Life in evolution's fast lane

Life in evolution's fast lane
Hanseniaspora uvarum, one of the budding yeast species living without many genes otherwise thought to be essential for life. Credit: UC Davis, Department of Viticulture and Enology

Most living things have a suite of genes dedicated to repairing their DNA, limiting the rate at which their genomes change through time. But scientists at Vanderbilt and University of Wisconsin-Madison have discovered an ancient lineage of budding yeasts that appears to have accumulated a remarkably high load of mutations due to the unprecedented loss of dozens of genes involved in repairing errors in DNA and cell division, previously thought to be essential.

In a new study published May 21 in the open-access journal PLOS Biology, graduate student Jacob L. Steenwyk, working in the laboratory of Professor Antonis Rokas at the Department of Biological Sciences at Vanderbilt University in Nashville, Tennessee discovered that a group of budding yeasts in the genus Hanseniaspora, which is closely related to the baker's yeast Saccharomyces cerevisiae, has lost large numbers of genes related to cell cycle and DNA repair processes. These losses are particularly surprising not only because these genes are broadly conserved across living organisms but also because mutations in the human versions of many of these genes dramatically increase the rates of different types of mutations and lead to cancer.

Steenwyk's analyses show that the genomes of Hanseniaspora budding yeasts have lost hundreds of genes, including dozens involved in DNA repair, , and metabolism. "It appears that, in genomic terms, Hanseniaspora are the yeast with the least," said Steenwyk, adding: "They have very small genomes and among the smallest numbers of genes of any species in the lineage. These dramatic losses of so many genes are reflected in the biology of these yeasts."

"The speed with which the genomes of these yeasts have mutated is unprecedented and their cell division appears to be extremely fast but also somewhat erratic—a quantity-over-quality approach, so to speak", said Rokas (see video illustrating the smaller cell size and faster of a Hanseniaspora species compared to the baker's ). Due to the loss of these , Hanseniaspora yeasts have experienced many more changes in their DNA than their relatives and bear numerous 'genomic scars' from natural mutagens from within (e.g. ) and from outside (e.g. UV radiation).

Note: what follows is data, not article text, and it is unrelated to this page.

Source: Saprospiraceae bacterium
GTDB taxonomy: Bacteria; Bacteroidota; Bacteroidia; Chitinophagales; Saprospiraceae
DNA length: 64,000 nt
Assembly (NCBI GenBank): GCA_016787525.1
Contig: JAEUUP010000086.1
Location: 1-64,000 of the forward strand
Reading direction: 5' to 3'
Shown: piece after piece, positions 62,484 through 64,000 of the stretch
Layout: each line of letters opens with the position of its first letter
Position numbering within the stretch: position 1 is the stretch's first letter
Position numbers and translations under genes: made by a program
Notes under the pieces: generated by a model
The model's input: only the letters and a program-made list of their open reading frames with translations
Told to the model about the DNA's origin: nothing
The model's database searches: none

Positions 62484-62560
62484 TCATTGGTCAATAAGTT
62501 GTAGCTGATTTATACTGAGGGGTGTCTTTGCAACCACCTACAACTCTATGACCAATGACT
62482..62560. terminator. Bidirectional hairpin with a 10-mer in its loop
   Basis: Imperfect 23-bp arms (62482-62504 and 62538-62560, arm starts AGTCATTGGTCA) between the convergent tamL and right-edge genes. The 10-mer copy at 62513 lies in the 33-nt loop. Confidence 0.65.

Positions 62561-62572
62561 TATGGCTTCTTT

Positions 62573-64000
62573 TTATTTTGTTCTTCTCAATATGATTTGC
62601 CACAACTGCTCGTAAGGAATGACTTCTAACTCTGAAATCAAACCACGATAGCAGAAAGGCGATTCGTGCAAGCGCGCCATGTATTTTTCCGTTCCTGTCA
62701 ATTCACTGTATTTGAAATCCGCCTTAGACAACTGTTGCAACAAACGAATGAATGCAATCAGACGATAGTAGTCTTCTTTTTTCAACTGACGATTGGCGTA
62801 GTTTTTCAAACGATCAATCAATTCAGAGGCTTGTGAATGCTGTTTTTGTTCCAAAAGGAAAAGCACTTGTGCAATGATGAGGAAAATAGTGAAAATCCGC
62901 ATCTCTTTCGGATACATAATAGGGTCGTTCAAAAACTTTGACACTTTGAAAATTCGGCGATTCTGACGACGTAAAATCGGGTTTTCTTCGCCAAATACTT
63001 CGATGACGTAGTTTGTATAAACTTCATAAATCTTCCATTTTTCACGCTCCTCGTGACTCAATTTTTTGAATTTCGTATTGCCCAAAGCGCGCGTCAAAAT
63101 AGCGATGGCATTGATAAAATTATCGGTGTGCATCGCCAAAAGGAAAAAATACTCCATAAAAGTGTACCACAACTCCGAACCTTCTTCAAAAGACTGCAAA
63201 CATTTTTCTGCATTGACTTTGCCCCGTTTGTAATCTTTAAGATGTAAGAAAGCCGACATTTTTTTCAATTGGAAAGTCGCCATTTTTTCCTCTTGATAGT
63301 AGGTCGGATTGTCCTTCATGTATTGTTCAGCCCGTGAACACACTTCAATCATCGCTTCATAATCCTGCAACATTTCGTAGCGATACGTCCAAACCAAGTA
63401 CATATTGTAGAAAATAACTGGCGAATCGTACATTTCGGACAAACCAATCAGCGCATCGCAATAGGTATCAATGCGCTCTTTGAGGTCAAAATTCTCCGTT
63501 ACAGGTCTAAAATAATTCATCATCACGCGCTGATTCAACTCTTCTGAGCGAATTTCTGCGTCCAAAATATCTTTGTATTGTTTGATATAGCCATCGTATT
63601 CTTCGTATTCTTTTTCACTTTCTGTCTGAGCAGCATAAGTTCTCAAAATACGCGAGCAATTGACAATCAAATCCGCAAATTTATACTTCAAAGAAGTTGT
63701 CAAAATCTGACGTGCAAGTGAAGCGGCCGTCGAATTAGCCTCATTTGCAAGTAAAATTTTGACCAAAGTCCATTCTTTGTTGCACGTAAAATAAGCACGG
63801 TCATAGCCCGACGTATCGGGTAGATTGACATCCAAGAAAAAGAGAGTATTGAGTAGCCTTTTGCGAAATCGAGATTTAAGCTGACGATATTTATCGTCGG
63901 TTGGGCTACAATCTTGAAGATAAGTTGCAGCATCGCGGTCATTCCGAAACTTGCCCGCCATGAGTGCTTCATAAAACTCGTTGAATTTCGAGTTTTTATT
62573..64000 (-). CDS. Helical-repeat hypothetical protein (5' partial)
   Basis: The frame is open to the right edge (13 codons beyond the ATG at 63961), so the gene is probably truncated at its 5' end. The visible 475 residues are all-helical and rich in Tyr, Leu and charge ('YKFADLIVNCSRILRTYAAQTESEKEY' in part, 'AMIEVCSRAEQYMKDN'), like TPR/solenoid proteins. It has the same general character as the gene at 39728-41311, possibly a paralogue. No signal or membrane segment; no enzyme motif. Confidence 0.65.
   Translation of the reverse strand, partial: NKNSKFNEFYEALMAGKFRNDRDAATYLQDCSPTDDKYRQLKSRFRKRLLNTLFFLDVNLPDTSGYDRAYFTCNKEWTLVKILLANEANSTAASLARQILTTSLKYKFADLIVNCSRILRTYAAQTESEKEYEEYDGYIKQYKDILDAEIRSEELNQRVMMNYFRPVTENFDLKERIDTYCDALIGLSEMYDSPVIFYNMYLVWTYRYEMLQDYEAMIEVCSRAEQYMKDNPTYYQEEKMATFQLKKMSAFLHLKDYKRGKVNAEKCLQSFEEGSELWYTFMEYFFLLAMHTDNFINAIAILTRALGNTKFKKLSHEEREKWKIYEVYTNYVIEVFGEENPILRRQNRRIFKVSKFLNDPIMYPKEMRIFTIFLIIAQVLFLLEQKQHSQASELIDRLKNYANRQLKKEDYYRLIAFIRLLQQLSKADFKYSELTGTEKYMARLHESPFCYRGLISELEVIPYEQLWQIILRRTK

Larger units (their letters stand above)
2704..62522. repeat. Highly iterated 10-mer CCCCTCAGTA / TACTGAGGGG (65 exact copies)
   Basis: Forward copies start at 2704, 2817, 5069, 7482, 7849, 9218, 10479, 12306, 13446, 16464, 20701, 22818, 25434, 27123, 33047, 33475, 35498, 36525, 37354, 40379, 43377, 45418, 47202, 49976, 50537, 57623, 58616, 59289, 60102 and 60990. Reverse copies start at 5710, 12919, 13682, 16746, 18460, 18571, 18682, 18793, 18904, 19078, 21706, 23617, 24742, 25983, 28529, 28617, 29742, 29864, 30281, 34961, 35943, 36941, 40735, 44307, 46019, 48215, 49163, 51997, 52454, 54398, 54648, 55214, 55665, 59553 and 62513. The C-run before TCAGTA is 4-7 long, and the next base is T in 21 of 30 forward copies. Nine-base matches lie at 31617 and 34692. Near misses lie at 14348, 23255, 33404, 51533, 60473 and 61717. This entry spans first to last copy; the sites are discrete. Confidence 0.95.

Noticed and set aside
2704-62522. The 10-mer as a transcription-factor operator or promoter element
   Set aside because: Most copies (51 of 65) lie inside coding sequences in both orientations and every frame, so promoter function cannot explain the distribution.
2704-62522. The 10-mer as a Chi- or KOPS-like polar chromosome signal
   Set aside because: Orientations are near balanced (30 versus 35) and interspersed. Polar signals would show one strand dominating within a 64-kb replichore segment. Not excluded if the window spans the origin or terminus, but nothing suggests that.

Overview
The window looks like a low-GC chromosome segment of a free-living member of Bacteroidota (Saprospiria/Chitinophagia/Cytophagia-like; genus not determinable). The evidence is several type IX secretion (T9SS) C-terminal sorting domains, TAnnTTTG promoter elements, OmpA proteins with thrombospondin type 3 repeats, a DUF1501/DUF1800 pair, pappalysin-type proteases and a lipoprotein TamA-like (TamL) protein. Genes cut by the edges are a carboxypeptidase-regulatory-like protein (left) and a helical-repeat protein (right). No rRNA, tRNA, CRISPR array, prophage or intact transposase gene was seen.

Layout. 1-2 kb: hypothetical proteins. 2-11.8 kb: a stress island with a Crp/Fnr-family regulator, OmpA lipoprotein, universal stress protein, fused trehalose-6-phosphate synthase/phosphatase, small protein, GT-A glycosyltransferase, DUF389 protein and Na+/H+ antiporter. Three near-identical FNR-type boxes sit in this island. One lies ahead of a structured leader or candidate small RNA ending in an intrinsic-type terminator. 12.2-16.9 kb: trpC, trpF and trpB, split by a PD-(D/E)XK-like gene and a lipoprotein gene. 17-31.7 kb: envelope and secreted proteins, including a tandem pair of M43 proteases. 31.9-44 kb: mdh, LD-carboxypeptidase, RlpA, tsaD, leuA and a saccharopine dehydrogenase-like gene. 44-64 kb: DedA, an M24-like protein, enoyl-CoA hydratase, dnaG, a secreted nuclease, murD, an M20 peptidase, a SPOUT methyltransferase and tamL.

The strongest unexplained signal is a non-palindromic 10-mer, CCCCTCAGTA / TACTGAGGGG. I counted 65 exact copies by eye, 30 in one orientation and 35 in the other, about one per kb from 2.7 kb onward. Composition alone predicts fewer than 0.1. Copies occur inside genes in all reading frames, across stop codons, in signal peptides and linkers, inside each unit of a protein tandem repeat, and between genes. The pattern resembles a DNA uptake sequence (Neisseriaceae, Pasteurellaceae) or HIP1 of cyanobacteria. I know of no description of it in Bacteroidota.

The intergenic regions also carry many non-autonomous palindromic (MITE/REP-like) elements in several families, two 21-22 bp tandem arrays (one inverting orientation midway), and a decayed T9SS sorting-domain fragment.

"We're excited to continue studying Hanseniaspora yeasts", said Steenwyk. "There's a lot we can learn about life's basic processes from these humble yeasts".


Explore further

Loss is more: Today's budding yeasts shed traits from their 400-million-year-old ancestor

More information: Steenwyk JL, Opulente DA, Kominek J, Shen X-X, Zhou X, Labella AL, et al. (2019) Extensive loss of cell-cycle and DNA repair genes in an ancient lineage of bipolar budding yeasts. PLoS Biol 17(5): e3000255. doi.org/10.1371/journal.pbio.3000255
Journal information: PLoS Biology

Citation: Life in evolution's fast lane (2019, May 21) retrieved 20 June 2019 from https://phys.org/news/2019-05-life-evolution-fast-lane.html
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May 21, 2019
Interesting article!! I wonder how these organisms evolved

May 21, 2019
Interesting article!! I wonder how these organisms evolved


Yeasts are fungus, so is the closest (sister) eukaryote lineage to animals. That they are budding replicators means they are asexual, so also lost or never acquired sex (there are yeasts with many sexes IIRC).

Most likely they replicate fast enough in their chosen environment so - like viruses - they survive by drift or "happy accident" since changes for some reason or other does not mean much for survival. There are more complex eukaryotes that have (mostly) lost sex and still survive by admitting similar sloppy genome handling [ https://en.wikipe...elloidea ].

May 21, 2019
It'd be interesting to see the (albeit noisy) ratio of degenerative mutation against mutations that actually improve the molecular machinery.

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